Colombo Jami Ul Alfar Muslim Mosque in Pettah is known as the Colombo red and white Mosque. This colourful white and red candy striped mosque can be found in Pettah, north of the Colombo Fort Railway station at the end of 2nd Cross Street near the junction with Bankshall Street. It is worth the trip as it is architecturally very distinctive.
Red and white contrasting bricks have been used to create a variety of patterns on the flat outside walls or on the columns. It is very near the Dutch Museum and the Hindu temples of 1st Cross Street and Sea Street. Pettah is a busy congested narrow street scruffy shopping area clogged with bikes, cars and tuk-tuks.
The exterior of the Mosque is well maintained but the street in which it was built is dirty with rubbish lying in the gutter and on the walk ways. If the council was not cleaning the street often enough I would have thought that the Mosque elders would employ someone to keep the immediate area around the Mosque clean. Inside the faithful have to wash themselves before they prey. It would be good to keep the outside of their place of worship clean as well.
The old Town Hall
The old Town Hall is a gothic-type Dutch building at the end of Main Street in Pettah. Inside it is a creepy museum of life-size dolls sitting around a wooden table in different postures: a replica of a council meeting in 1906. Built in 1873, the mastermind behind this wonderful creation was British architect J. G. Smither who himself designed the furniture to match the woodwork of the building. The unique feature of this painstakingly designed furniture is the back rest of the chairs which resembled the design of wooden arches in each window.
Town hall was the first civic building at the time to be opened in Colombo. Its architecture has the overall features of a Neo-gothic building with its predominance of pointed arches and cast iron columns. The building was used as the municipal headquarters from 1873-1924 until in 1925 it was moved to a new premises.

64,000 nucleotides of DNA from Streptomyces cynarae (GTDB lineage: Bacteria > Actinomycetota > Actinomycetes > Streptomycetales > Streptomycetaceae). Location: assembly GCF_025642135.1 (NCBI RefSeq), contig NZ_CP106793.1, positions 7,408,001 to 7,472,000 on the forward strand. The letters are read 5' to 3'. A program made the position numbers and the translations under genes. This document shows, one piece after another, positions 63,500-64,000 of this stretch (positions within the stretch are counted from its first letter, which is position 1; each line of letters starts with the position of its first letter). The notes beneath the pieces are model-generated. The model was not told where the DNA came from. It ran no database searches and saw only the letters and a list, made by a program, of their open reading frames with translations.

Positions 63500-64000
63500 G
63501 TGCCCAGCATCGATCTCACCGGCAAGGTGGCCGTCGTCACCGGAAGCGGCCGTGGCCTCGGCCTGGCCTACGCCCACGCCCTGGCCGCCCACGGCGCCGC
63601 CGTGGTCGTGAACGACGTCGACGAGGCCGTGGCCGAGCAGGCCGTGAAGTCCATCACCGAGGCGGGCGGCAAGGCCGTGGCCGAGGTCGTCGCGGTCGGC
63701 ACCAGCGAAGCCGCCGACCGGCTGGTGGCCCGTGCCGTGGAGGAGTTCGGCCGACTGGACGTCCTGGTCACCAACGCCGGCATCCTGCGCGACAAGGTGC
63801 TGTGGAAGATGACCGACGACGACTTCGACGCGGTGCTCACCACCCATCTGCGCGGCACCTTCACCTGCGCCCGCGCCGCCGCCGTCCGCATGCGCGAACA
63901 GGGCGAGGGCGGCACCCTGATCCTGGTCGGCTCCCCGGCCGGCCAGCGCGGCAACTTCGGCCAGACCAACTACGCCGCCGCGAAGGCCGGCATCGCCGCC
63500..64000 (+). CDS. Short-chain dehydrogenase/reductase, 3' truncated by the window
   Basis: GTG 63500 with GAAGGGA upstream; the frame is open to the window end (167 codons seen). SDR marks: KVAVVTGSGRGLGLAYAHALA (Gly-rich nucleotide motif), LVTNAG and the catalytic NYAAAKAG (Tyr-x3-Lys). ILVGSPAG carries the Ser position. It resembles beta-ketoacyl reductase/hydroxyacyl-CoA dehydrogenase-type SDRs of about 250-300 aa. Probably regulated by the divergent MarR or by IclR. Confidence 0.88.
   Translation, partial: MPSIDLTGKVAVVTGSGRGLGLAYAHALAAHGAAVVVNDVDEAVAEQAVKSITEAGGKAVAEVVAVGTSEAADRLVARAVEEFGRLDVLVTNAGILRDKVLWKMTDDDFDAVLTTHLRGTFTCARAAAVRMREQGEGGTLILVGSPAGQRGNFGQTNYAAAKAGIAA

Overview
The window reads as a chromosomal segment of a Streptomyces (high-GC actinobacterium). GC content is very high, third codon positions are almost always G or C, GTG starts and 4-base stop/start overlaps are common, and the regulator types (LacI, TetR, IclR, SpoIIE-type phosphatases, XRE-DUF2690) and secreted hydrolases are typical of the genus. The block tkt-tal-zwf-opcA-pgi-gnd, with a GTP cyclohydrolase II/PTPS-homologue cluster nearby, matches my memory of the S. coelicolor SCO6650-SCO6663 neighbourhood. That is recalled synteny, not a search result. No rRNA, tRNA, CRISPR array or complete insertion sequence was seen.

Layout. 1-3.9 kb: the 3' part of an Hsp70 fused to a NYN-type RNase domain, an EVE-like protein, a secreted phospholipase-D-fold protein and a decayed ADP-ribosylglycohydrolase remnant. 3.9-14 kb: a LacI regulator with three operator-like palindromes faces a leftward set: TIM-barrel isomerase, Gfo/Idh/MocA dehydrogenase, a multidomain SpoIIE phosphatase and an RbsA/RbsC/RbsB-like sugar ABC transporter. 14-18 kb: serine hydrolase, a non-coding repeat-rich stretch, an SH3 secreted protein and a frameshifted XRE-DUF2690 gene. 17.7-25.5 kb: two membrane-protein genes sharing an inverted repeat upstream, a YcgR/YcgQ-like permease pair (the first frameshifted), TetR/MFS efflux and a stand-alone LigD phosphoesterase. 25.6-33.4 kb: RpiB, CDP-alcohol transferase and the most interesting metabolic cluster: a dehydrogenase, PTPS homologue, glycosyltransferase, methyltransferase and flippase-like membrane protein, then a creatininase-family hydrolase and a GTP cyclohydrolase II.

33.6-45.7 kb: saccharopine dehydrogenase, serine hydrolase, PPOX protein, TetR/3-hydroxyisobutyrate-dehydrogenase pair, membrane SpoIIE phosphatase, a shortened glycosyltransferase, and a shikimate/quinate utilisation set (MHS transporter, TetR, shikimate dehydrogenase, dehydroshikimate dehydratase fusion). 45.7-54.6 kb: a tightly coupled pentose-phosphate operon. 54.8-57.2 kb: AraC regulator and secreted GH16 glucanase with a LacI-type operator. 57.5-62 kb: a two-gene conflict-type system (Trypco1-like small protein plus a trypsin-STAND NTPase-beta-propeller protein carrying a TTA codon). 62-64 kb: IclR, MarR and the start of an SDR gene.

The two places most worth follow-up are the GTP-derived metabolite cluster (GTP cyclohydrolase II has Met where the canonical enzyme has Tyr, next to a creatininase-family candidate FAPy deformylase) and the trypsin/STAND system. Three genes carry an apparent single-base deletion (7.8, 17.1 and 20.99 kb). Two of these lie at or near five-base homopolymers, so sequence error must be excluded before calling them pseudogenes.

Along with the Town Hall Building, the Edinburgh Hall was built alongside it and was opened at the same time. The Edinburgh Market market too was designed as an extension to the main building and the same architectural features with its open plan and identical cast iron details could be seen. This hall was used for stage plays and dramas.
After a long period of disuse, the building was renovated in 1980 and and then president Ranasinhe Premadasa and in 1984, the adjoining building was converted to a museum of the town hall. The renovated Edinburgh Hall now converted to an market place and rented out to street hawkers by the Municipal Council.
At the upstairs of the building a council meeting has been recreated using the original wooden furniture and life size clay mannequins. Once you get to the top of the stairs, you’ll find yourself in a large open room with a conference table in the center. And here’s creepy part, there will be 15 men seated around the table in dated suits. It’s only closer inspection that will reveal them to be somewhat dusty life-sized wax figures. Each have a name card placed before them (including one W. Shakespeare?!), and some have strangely colorful neckties.The wax figures are placed so as to recreate a council meeting from 1906. A few antique typewriters and a map dating to 1785 lies against the wall.
The museum consists of number of interesting artifices of the Council. a old post with old street name boards mounted on it, sewage transportation carts, a old van which has functioned as a mobile library, antique boilers and timers, light holders, taps, fans and machinery of every description and in one of the display cases there’s even a giant bulb. Gas lit, it used to stand at the centre of the junction outside. This single bulb was enough to light the entire area and is probably the only one of its kind left.